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Description

Copaiba oil derived from the oleoresin of the Copaiba tree has been widely used as an antiseptic and expectorant for the respiratory tract, and as anti-inflammatory agent in various skin diseases. Studies have indicated that Copaiba oil exhibited anti-carcinogenic properties in various preclinical studies. However, the anti-cancer mechanisms of copaiba oil still remain unclear. There are various diterpenoid compounds within Copaiba oil, which also make the mechanism investigation very difficult. Hardwickiic acid (HAA), a clerodane diterpenoid isolated from Copaiba oil shows anti-chaperone activity from a recent study. In the current study, cytotoxicity and anti-chaperone assay guided isolation led to 9 fractions from Copaiba oil. Three of the fractions showed cytotoxicity in prostate cancer cells. And other three fractions exhibited potent anti-chaperone activity. There are multiple chemical components in the fractions that showed cytotoxicity, which has been confirmed with mass spectrum. The three fractions showed anti-chaperone activity were further purified for structure elucidation. NMR combined with MS reveal that the three fractions are Copaibic acid, Hardwickiic acid and 7-Acetyl-copaibic acid. All three compounds can be used as lead compounds for the development of more potent small molecule chaperone inhibitors.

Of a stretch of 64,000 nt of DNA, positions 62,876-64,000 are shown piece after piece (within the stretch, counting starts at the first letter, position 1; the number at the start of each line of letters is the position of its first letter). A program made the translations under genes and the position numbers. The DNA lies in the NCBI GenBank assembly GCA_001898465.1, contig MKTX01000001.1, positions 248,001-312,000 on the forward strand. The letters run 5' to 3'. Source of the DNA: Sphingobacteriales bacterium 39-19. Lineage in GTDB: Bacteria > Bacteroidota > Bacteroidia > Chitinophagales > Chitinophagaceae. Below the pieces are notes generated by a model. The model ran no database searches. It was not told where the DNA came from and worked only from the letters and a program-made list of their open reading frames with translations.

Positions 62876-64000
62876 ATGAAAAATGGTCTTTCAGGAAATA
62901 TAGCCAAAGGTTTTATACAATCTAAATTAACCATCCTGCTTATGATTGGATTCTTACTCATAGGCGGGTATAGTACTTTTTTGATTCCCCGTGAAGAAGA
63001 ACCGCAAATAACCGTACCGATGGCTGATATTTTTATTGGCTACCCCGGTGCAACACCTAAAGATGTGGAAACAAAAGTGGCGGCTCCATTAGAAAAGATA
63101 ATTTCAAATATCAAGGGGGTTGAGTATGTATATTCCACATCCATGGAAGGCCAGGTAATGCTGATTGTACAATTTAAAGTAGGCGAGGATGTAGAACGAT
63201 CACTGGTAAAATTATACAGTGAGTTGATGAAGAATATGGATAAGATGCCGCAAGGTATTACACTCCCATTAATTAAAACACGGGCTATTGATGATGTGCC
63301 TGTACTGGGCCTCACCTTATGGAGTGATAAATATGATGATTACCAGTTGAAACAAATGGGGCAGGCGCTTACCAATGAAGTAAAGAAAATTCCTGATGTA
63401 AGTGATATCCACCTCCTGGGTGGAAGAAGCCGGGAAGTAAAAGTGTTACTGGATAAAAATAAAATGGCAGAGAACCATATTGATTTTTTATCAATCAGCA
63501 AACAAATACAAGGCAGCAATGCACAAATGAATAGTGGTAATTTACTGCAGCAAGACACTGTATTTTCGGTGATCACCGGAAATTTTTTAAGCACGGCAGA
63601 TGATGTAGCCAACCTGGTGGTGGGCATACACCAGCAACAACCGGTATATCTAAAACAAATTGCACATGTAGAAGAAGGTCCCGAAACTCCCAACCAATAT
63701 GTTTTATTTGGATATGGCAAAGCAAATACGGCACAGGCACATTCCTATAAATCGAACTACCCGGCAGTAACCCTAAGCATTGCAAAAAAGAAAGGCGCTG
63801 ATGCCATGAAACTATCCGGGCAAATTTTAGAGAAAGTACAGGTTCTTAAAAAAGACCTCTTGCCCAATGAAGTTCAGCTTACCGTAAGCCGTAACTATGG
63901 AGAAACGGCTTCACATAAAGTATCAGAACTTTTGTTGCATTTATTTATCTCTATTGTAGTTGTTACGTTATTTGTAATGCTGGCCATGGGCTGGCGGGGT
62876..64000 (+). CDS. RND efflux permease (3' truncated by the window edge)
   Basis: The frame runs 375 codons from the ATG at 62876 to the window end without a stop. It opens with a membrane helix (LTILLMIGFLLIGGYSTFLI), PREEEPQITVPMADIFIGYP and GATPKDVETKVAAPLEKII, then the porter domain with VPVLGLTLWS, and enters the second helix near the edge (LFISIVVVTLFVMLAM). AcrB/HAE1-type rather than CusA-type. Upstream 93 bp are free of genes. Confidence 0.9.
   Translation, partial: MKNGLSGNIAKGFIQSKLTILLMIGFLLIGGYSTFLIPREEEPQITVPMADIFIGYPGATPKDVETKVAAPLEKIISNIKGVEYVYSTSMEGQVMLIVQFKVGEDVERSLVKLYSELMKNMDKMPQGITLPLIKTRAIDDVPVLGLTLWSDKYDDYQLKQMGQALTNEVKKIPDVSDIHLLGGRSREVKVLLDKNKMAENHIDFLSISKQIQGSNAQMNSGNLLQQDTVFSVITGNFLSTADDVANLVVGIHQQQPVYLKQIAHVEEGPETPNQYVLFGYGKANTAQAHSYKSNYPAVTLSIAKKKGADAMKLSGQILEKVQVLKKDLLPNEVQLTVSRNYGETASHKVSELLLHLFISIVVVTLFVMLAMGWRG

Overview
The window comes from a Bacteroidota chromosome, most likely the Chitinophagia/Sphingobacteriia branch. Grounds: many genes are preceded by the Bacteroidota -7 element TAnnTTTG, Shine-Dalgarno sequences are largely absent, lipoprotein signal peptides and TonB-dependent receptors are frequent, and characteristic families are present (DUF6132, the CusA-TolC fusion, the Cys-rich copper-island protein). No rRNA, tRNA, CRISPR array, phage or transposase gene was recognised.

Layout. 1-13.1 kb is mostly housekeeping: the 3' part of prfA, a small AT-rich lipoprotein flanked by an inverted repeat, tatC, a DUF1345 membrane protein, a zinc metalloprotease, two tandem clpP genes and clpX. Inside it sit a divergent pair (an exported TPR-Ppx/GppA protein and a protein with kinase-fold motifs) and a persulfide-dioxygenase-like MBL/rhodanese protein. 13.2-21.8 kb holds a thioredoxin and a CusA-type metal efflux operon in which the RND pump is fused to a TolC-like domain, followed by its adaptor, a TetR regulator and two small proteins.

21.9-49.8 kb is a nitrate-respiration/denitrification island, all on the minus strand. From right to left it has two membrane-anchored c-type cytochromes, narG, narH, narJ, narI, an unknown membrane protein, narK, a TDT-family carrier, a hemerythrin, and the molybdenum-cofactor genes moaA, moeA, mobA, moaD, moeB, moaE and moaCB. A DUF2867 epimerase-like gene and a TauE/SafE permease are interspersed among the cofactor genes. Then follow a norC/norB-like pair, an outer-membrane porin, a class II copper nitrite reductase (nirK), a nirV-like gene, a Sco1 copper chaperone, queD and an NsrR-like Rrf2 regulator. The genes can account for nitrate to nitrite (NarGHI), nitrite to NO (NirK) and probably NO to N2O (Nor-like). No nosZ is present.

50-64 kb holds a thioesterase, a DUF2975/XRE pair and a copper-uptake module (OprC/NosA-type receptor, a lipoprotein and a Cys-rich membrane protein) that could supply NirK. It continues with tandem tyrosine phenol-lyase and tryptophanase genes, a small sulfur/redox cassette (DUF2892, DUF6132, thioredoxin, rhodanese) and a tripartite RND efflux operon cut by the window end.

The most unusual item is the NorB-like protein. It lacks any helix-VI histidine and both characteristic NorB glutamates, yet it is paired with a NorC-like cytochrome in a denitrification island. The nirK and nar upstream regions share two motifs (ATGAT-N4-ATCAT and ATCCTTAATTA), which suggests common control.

Publication Date

9-10-2013

Disciplines

Chemicals and Drugs | Macromolecular Substances | Medicine and Health Sciences

Comments

Student Researchers: Daniel Kulman; Janine Naim

Faculty Advisor: Bin Su, Ph.D.

Anti-chaperone Activity and Cytotoxicity of Chemical Components in Copaiba Oil

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